The Fresh Loaf

News & Information for Amateur Bakers and Artisan Bread Enthusiasts

The Need to Knead

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gaaarp's picture
gaaarp

The Need to Knead

A few weeks ago, inspired by Peter Reinhart's The Bread Baker's Apprentice (BBA), I decided to make a seed culture-barm-sourdough starter.  My first attempt failed, due, I think, to my impatience rather than a true failure of the process.  My second attempt, seasoned with more patience, worked, and I am baking my first sourdough loaves today.

The BBA recipe for Basic Sourdough Bread states that you can knead the dough by hand for 12-15 minutes, or use the dough hook in your stand mixer and knead for 4 minutes, rest for 5-10, and knead an additional 4 minutes.  I have made bread off and on for about 30 years (since I was 10 years old), and I have always kneaded by hand.  Until recently, that is.  I took a French bread class, and the instructor kneaded the bread in the Kitchen Aid (KA) for the first 5-6 minutes, then finished with the "slap and roll" technique, where you take the dough by the edge in one hand, slam it on the counter for all you're worth, then use the other hand to do a jellyroll.  She said if you don't use the KA to start with, you would slap and roll about 100 times; starting with the KA, you only have to do it about 15-20 times.

I have been using this method for my French bread for a while now, with excellent results.  So I planned to use the KA for my kneading on the sourdough, as instructed in BBA.  But partway through the first 4-minute knead, something happened.  I suddenly realized that I missed kneading by hand, the old fashioned way!  So after the first knead, I put the dough to rest on the counter for a few minutes, then finished kneading by hand.  It was an almost-religious experience.  When the wild yeast started to come alive, the smell was absoulutely intoxicating.  And the time flew by.  The dough was ready to be set aside to ferment before I knew it.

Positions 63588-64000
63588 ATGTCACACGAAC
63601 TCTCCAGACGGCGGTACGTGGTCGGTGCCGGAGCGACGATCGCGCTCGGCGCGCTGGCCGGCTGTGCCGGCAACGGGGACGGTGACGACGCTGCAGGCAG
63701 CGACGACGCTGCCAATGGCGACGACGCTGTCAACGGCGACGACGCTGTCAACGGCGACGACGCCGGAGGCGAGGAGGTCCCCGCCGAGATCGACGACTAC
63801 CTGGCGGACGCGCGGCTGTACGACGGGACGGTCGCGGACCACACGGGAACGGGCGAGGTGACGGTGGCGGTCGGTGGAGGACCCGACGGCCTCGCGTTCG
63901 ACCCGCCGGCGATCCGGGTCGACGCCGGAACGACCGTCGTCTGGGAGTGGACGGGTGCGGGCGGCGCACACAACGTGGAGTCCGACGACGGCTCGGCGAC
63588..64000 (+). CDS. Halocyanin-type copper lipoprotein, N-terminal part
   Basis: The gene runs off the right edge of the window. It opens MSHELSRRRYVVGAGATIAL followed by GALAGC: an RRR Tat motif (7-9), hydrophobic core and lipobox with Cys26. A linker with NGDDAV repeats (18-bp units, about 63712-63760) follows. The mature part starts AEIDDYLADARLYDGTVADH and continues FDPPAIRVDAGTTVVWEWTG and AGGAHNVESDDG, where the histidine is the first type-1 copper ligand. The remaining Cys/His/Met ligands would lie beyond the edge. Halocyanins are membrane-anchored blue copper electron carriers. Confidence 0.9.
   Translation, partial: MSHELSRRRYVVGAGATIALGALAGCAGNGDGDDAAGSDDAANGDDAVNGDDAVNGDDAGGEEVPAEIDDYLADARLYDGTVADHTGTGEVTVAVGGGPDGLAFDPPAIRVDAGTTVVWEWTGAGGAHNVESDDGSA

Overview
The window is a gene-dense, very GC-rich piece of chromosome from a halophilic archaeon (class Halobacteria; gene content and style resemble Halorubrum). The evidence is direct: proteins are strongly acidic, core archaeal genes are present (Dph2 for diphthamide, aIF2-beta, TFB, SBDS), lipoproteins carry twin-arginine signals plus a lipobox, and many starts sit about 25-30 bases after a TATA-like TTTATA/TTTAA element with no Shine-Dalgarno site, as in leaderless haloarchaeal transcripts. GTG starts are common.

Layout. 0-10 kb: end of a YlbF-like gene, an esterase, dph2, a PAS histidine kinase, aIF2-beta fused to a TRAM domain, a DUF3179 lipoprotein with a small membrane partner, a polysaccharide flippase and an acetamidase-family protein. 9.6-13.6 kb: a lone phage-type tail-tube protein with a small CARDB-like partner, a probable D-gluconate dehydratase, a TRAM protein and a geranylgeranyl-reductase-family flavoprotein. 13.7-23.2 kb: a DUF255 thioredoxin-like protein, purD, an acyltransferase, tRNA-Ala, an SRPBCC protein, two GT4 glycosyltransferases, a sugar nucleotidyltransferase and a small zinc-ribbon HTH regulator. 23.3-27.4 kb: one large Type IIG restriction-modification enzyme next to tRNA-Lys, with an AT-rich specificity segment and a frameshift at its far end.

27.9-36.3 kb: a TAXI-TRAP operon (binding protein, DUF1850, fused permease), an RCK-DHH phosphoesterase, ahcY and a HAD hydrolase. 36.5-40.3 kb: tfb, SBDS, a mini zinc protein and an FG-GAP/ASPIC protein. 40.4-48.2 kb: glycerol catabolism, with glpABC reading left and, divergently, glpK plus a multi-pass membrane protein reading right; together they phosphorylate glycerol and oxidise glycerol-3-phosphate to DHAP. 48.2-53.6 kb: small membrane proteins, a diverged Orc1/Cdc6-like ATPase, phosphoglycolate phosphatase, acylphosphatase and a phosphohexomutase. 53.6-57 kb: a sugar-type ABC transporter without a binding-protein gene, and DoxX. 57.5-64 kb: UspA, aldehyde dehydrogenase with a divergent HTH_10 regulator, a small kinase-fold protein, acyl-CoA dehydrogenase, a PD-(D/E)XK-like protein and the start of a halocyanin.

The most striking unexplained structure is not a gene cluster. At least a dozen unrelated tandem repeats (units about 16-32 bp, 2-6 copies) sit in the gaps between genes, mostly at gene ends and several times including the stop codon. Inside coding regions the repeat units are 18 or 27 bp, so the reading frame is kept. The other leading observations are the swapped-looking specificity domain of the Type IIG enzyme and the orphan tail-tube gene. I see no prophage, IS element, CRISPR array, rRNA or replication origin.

It's good to get back to what I've always known and loved about bread baking.  That's not to say that I will never again opt for the convenience of the KA or the slap and roll, but when I have the time, I will always choose to knead by hand.

Comments

rmullins's picture
rmullins

I have been working my way through the BBA as well, probably have spent about two months working through the formulaes.  I know exactly what you mean about 'kneading' being a religious experience.  I somehow feel like the bread isn't as good without getting your hands into it.

 I know this might be crazy, but kneading the dough by hand is invigorating, and I might add, excellent excercise, especially if kneading bagel dough for 15 minutes per batch.  

I use my KA for quick breads and other battery kinds of stuff, but when it comes to 'real' bread, move the machines out of my way!  ;)

 Thanks for such a great post, great to know there are others out there as strange as I am.  ;) 

nonnaluna's picture
nonnaluna

It is almost a religious experience to knead dough by hand.  For me, it brings an inner peace when I knead by hand.  It gives me some time to be alone with my thoughts. 



Bread is a staple of life for almost all people living on earth, from the most primitive folks to the most sophisticated and privileged.-WILTON D. GREGORY, Archbishop of Atlanta


Mary Jane D. Toribio's picture
Mary Jane D. Toribio

i greatly agree with you sir that hand kneading is an almost religious experience.id rather get dirty by kneading using my bare hands most of the time.when i knead by hand i feel that im one with the flour.sadly i dont have your BBA book because i cannot find a copy of that book here in the philippines.thats why im relying more on the people like you here in the fresh loaf with regards to techniques and great bread recipes.thanks and more power.